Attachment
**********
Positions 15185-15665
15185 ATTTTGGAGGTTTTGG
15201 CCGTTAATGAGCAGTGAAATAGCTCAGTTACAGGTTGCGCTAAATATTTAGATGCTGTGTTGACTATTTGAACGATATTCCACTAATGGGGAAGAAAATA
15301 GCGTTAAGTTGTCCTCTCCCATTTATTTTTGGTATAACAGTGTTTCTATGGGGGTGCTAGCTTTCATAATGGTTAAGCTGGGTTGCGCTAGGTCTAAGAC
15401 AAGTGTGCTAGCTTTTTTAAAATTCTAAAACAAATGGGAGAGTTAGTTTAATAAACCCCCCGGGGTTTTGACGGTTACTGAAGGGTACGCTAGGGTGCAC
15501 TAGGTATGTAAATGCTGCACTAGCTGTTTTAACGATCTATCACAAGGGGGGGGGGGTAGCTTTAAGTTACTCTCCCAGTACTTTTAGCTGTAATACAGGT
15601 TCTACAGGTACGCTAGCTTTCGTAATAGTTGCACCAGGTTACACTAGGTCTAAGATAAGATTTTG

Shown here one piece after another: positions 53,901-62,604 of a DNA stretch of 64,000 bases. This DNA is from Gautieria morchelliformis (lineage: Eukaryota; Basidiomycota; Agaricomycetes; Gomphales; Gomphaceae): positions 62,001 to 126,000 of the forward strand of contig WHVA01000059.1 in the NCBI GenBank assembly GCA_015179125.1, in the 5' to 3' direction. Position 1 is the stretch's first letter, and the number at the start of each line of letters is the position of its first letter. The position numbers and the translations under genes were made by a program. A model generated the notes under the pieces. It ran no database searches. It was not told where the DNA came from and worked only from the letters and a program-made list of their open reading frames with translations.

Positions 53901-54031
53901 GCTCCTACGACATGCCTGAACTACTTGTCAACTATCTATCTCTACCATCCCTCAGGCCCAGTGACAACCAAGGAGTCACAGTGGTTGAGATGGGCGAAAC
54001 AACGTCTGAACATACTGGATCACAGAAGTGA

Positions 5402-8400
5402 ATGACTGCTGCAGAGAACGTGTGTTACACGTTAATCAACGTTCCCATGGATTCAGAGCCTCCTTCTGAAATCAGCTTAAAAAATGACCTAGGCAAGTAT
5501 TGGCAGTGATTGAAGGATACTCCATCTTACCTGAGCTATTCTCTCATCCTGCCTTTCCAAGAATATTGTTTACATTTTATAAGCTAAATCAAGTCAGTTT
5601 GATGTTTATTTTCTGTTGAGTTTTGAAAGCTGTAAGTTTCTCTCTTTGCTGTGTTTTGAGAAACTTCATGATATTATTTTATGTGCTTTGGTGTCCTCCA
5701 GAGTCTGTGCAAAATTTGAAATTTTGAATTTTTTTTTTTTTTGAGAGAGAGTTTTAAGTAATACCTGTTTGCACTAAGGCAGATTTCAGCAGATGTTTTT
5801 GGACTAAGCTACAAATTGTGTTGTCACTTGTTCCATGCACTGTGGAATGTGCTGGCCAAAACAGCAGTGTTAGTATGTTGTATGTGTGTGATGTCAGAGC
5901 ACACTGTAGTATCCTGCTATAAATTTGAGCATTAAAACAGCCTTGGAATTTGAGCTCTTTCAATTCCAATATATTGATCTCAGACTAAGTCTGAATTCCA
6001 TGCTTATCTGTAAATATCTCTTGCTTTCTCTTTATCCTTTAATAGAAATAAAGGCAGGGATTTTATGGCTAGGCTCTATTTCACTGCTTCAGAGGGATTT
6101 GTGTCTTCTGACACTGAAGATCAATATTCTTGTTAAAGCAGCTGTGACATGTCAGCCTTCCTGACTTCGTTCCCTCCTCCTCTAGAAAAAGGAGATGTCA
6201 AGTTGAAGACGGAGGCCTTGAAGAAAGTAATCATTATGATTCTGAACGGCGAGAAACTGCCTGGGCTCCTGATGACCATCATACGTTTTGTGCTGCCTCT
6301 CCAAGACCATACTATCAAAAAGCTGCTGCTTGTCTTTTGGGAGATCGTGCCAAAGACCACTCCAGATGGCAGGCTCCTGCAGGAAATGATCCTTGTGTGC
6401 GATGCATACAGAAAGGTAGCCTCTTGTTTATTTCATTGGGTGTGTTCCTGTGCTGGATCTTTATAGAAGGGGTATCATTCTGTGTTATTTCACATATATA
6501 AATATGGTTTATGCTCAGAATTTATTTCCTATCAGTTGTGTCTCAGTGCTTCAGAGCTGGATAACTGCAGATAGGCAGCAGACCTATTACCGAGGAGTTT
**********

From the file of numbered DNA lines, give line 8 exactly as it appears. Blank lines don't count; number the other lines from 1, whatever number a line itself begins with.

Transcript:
Shown here one piece after another: positions 53,901-62,604 of a DNA stretch of 64,000 bases. This DNA is from Gautieria morchelliformis (lineage: Eukaryota; Basidiomycota; Agaricomycetes; Gomphales; Gomphaceae): positions 62,001 to 126,000 of the forward strand of contig WHVA01000059.1 in the NCBI GenBank assembly GCA_015179125.1, in the 5' to 3' direction. Position 1 is the stretch's first letter, and the number at the start of each line of letters is the position of its first letter. The position numbers and the translations under genes were made by a program. A model generated the notes under the pieces. It ran no database searches. It was not told where the DNA came from and worked only from the letters and a program-made list of their open reading frames with translations.